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When You Feel More Like the Maid Than the Mom

dishes

All around me there is evidence I have four children. In my house. My car. My garage. Even the stains on my clothes reveal motherhood. Depending on the day, my inner pendulum swings between embracing the mess and resenting every crumb maker in my family.

Yesterday I looked at the kitchen floor and saw a trail of popcorn. An unknown culprit, leaving behind hints of a snack. In my mind evidence that the offender believed the maid (aka me) would get to it soon. Because what does it mean when someone makes a mess and leaves it? That they assume someone else will clean it up. Clearly! (But really not always.)

I am a terrible housekeeper. I can too easily step over piles of toys, clothes, shoes and keep on walking. I long to be the woman who must stop and pick everything up before she can move on, but alas, not me. That doesn’t mean the mess doesn’t bother me. It most certainly does. But I’ve created coping mechanisms to deal with it. Work arounds that allow my family to still eat despite a bit of stuff chaos. (I’m also easily distracted and quick to procrastinate. Does not help in the mess management department.)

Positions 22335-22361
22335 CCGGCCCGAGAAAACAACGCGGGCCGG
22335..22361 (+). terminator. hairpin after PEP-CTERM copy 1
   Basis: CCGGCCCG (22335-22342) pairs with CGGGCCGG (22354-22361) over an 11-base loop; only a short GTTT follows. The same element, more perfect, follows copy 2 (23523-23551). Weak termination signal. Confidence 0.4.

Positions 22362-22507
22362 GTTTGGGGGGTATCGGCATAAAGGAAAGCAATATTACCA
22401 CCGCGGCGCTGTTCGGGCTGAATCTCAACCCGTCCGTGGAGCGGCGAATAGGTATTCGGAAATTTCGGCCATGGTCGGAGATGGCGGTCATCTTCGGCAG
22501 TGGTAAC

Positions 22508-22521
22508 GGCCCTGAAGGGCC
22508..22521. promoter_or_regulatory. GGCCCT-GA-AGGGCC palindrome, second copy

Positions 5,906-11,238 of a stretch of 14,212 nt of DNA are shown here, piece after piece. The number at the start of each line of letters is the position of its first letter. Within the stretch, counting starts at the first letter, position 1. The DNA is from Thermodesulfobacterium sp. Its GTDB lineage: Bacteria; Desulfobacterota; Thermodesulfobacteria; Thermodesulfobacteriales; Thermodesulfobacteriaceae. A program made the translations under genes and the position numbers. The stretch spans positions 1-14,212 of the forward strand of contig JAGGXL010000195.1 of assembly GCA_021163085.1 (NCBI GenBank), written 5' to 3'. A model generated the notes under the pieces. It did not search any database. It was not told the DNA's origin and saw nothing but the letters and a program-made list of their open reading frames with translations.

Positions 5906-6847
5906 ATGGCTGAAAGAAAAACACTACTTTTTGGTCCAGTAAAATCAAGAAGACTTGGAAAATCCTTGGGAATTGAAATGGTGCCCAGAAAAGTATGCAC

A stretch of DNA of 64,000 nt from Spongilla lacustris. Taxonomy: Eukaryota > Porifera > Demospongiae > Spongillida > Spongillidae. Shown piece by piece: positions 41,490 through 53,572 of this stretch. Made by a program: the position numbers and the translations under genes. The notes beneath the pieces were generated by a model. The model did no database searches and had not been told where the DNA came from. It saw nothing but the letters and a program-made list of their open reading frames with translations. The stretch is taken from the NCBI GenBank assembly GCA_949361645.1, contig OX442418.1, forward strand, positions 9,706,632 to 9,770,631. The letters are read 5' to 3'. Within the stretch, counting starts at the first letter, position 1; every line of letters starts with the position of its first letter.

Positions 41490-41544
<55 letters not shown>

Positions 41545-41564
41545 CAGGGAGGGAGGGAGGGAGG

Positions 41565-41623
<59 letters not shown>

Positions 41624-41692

Some might say I should just stop acting the Merry Maid and my children will eventually learn to pick up on their own. Oh the fear that sets in about the level of pig sty that might just become our home if I allow that. I shudder to think what type of Lord of the Flies chaos will ensue and I will not risk that.

Yesterday was one of those moments on the pendulum swing when I looked at the popcorn on the floor and felt my shoulders tense up a bit.

Why? Why must I be the one to clean up after everyone?

And then I remembered a few months ago when Gabi quoted me back to myself, “Mom you say you’re okay with the mess because it means we live here. So why are you getting so mad? Do you wish we didn’t right now?” I’m sure I snapped some response like, “Oh I’m glad you’re here, I just wish you’d all clean up after yourselves.” Mostly I was struck by my own wisdom. Sometimes we need our children to remind us what we really believe.

The mess means people live here.

Girls in Bed

There will likely come a time when I put down an ipad and it will stay there until I move it again. A day when I put leftovers in the fridge and will be sure they’ll still be there until I’m ready for them. A phase of life when the only laundry I’ll have to do is my own and maybe my husband’s.

I want to cry just thinking about it. Yes, the mess means they’re still here. Still here for me to cuddle, sing to (or in my case squawk to), to cook for, and yes even to clean up after.

So I know I need to train my children, as a good mother should, to be independent little people who know how to do laundry and are able to put things away. But in order to fight the potential resentment and rage, I am remembering that in a few years (AHHH!) one will be on her way out.

The mess is starting to look a whole lot better.

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